Junk food remains dominant industry

Fast food restaurants push for customers to consume items high in sodium or sugar.

Fast food restaurants push for customers to consume items high in sodium or sugar.

Jared A'Latorre, Staff Writer

Hang on for a minute...we're trying to find some more stories you might like.


Email This Story






The fast food today has been linked to obesity and heart disease, yet, the American people are still consumers of the industry.
Over the years, there have been studies about the dangers and risks of fast food. They show that it can cause heart disease, diabetes, and even cancer. In a medical study in 2005 published by The Lancet, eating fast food more than twice a week can cause an increase in weight and resistance insulin which can cause Type 2 Diabetes. The Fred Hutchinson Cancer Research Center in Seattle did a study on 3,000 men ages 35-74 eating french fries, fried chicken, fried fish, and fried doughnuts for at least once a week. The results had the men with at least a 30 percent higher risk of developing prostate cancer compared to men that didn’t eat these foods.
Lori Maucieri, coordinator for a weight loss program at Pittman Creek Physical Therapy in Plano, changed her fast food habits after a life changing event.
“I became interested in nutrition about five years ago, when I was diagnosed with cancer,” Maucieri said. “The more I studied the causes of cancer, the more I wanted to make sure that I was putting in clean and healthy food into my body to gain back and maintain my strength once I was in remission.”
Maucieri said that people should think carefully about consuming fast food and the long term effects. Knowing what actually is inside of food can be a huge deterrent for many.
“It is better to think of food as fuel to replenish and repair the body so that it can function at its optimum capacity, rather than something that gives your mind a temporary comfort or convenience,” Maucieri said. “A positive note to the fast food chains is that many places are now posting the calories by each item advertised which is very helpful to the consumer.”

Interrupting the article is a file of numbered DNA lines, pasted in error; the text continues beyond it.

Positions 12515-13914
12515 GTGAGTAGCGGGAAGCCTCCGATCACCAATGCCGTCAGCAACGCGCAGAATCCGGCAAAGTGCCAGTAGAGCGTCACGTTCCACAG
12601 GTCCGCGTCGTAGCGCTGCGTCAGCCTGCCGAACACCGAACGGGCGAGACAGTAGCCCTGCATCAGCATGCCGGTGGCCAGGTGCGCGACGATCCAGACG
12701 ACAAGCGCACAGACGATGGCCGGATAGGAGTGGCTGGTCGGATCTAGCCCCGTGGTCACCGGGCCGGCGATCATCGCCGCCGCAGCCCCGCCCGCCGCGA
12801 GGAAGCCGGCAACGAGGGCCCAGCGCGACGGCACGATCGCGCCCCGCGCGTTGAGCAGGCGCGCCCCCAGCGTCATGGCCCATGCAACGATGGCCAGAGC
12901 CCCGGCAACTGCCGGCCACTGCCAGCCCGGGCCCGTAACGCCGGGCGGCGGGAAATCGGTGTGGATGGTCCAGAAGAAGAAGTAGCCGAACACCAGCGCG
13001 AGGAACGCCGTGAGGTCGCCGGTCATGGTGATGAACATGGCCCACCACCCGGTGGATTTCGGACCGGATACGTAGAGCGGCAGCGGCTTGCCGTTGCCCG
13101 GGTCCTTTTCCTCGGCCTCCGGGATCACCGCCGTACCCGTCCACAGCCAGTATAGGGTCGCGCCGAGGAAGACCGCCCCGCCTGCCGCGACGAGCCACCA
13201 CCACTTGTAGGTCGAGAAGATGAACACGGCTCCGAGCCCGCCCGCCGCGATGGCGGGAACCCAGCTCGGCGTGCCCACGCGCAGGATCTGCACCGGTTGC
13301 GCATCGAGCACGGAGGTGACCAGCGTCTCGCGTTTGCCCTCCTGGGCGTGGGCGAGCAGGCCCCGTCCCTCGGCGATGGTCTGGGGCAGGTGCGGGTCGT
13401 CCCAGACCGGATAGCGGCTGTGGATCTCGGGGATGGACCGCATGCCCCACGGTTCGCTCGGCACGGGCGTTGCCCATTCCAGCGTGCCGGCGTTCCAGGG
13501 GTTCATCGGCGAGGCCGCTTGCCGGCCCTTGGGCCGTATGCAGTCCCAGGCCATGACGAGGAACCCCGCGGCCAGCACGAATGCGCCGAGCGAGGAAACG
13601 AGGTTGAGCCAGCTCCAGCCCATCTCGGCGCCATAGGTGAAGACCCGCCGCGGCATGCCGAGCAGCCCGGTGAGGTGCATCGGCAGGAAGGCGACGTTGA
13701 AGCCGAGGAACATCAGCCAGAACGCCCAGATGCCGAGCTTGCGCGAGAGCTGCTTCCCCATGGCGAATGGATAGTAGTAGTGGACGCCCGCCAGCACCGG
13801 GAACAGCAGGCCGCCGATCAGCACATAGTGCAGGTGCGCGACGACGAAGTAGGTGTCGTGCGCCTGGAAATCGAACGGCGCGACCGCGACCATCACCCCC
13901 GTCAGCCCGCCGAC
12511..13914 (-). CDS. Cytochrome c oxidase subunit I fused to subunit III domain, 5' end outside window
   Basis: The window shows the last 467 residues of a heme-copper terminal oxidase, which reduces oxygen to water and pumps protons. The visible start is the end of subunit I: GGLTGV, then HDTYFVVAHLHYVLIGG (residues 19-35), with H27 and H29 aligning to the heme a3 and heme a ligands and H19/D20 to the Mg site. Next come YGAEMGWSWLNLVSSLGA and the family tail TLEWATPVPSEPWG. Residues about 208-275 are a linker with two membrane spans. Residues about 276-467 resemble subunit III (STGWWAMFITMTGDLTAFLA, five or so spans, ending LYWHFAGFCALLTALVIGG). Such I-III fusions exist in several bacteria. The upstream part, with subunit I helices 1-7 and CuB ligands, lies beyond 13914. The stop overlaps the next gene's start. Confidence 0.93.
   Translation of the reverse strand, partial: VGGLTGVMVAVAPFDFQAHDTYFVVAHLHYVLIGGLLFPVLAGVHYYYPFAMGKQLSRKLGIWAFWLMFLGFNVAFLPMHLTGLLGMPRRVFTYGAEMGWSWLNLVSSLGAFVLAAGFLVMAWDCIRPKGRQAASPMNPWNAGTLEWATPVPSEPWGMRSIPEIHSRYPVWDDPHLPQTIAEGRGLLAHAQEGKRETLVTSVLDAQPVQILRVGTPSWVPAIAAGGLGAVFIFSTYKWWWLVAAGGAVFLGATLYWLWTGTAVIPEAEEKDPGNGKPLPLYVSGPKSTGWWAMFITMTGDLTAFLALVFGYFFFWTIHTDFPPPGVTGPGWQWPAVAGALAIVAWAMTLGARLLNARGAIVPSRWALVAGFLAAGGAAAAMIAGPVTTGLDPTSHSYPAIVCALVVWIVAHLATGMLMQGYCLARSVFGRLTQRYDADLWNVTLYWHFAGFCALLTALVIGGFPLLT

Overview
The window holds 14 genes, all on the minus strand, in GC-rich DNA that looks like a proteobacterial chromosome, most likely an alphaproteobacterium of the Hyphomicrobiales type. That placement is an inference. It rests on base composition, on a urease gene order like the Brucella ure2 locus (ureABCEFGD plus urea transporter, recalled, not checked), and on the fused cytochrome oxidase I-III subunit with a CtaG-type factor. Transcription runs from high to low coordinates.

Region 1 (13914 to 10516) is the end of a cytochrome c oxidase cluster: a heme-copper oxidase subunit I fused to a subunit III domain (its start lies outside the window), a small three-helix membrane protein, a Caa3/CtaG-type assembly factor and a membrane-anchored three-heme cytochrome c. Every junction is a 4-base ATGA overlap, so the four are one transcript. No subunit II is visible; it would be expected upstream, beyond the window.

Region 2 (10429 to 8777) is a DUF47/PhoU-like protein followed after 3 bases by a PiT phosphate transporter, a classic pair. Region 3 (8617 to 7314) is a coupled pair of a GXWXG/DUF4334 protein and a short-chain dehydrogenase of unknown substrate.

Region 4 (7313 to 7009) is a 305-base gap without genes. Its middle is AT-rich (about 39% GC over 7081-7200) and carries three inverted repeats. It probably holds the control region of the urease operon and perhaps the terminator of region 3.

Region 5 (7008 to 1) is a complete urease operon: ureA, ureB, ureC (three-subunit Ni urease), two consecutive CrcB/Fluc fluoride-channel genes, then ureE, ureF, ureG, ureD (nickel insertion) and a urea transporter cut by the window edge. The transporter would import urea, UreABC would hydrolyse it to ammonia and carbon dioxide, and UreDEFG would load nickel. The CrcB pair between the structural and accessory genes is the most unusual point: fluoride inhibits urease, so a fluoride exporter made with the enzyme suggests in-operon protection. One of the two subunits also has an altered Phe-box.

Maucieri recommends making healthy foods easily accessible if someone absolutely must eat fast food.
“When you do on occasion find yourself making your way through a fast food drive-thru, make healthy choices, because you want to make the best of your body and your life,” Maucieri said.
Yet despite the scientific studies, fast food still remains an attraction. However, home cooked meals are a better option financially than fast food or going out. According to an experiment by the Oakton Community College, when three meals per day per person were purchased from a fast food restaurant, the cost came out to $87 in a week. When all whole ingredients were purchased from a grocery store and used for meals at home, the cost came out to only $45.
This shows that more money is saved when cooking at home. Nonetheless, statistics show that Americans are choosing to go to the drive thru of a Wendy’s instead of parking their cars in the parking lot of a grocery store.
On top of that, the amount of fast food advertisements is endless. Fast Food F.A.C.T.S. found that in 2012, the fast food industry paid over $4 million to advertise unhealthy foods. According to the Pew Research Center, 50 million Americans are served fast food on a daily basis. Despite the scientific studies on the danger of fast food, the American people seem to not care about what will happen to their bodies in the near future. Instead, they are merely eating what is put in front of them.
Customers who eat at fast food places like McDonald’s on a regular basis are damaging their health by consuming too much sugar and sodium. Health.com reports that a McDonald’s big breakfast with hotcakes contains 2,260 milligrams of sodium and 1,150 calories. The American Heart Association (AHA) recommends no more than 2,300 milligrams of sodium a day. This means that Americans are consuming their daily sodium intake in breakfast alone.
Because of this, obesity continues to skyrocket. According to www.stateofobesity.org, adult obesity rates are at 30 percent in 25 states, and the rate is above 20 percent in every state. Obesity rates have since doubled in adults over the past three decades.
More children are consuming fast food and are gaining weight, as well, because of behaviors they learn from their parents. According to Blank Children’s Hospital, the obesity rate in children has nearly tripled since 1963. The health care costs related to childhood obesity reaches $14 billion every year.
Although there are warning signs screaming the dangers of fast food, the statistics on Americans consuming it have not changed much. However, the U.S. population continues its old habits of spending less on fast food and spending more on health care.

Print Friendly, PDF & Email